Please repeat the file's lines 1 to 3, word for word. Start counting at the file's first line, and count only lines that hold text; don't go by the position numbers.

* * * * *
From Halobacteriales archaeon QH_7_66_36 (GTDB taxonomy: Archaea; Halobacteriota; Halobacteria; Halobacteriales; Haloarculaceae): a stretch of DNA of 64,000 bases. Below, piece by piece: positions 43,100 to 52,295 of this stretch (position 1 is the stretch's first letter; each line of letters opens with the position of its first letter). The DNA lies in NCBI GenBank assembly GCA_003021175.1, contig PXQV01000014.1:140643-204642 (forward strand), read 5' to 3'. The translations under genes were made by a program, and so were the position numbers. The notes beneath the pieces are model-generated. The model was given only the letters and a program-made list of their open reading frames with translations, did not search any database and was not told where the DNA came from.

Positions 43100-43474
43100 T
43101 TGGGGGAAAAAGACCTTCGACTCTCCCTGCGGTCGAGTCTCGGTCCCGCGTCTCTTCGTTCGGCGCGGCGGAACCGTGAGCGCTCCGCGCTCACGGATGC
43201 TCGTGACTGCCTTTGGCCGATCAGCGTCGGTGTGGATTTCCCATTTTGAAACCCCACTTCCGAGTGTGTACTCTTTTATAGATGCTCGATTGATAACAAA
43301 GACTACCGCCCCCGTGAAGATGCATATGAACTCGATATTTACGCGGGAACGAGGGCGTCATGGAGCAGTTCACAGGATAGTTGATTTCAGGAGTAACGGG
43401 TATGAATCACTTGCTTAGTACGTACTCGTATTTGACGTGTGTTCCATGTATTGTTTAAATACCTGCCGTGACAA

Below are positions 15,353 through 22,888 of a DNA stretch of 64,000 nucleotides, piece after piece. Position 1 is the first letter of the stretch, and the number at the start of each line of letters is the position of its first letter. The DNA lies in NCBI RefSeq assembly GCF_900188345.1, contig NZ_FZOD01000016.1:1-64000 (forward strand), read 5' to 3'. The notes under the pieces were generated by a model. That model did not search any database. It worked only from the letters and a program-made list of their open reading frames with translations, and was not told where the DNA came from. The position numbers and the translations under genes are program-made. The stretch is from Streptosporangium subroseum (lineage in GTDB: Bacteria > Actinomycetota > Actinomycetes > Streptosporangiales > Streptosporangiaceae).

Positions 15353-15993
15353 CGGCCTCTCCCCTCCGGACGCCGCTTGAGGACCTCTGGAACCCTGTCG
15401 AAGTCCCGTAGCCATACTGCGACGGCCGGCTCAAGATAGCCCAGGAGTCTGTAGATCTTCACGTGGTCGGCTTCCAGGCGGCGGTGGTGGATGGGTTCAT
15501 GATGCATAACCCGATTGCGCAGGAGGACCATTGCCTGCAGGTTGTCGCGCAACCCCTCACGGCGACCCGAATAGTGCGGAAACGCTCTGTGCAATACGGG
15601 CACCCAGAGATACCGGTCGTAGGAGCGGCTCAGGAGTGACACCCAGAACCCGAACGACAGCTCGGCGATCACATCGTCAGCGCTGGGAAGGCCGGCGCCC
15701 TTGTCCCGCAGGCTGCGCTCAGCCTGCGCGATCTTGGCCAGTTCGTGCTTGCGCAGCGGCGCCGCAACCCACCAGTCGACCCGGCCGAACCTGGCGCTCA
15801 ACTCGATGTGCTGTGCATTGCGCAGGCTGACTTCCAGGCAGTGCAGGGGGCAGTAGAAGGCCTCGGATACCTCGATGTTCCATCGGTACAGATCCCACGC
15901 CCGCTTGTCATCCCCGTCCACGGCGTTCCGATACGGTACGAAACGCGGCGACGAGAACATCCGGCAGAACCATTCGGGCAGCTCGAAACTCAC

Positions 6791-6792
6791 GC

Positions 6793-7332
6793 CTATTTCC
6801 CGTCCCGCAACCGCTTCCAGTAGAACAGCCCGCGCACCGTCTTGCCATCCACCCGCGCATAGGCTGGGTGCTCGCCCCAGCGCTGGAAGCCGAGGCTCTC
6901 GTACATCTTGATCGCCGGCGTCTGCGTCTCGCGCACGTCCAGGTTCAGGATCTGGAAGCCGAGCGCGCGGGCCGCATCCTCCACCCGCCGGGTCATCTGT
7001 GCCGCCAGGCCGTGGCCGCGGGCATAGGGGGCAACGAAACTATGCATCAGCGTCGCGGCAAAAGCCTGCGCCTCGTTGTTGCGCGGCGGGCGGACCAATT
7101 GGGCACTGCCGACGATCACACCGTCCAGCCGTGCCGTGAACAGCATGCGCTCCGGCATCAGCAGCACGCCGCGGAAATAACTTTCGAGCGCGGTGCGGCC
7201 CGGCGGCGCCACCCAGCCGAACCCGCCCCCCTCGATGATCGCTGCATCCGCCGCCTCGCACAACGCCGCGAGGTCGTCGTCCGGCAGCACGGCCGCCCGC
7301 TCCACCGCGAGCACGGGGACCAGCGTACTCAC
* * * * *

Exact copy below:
From Halobacteriales archaeon QH_7_66_36 (GTDB taxonomy: Archaea; Halobacteriota; Halobacteria; Halobacteriales; Haloarculaceae): a stretch of DNA of 64,000 bases. Below, piece by piece: positions 43,100 to 52,295 of this stretch (position 1 is the stretch's first letter; each line of letters opens with the position of its first letter). The DNA lies in NCBI GenBank assembly GCA_003021175.1, contig PXQV01000014.1:140643-204642 (forward strand), read 5' to 3'. The translations under genes were made by a program, and so were the position numbers. The notes beneath the pieces are model-generated. The model was given only the letters and a program-made list of their open reading frames with translations, did not search any database and was not told where the DNA came from.

Positions 43100-43474
43100 T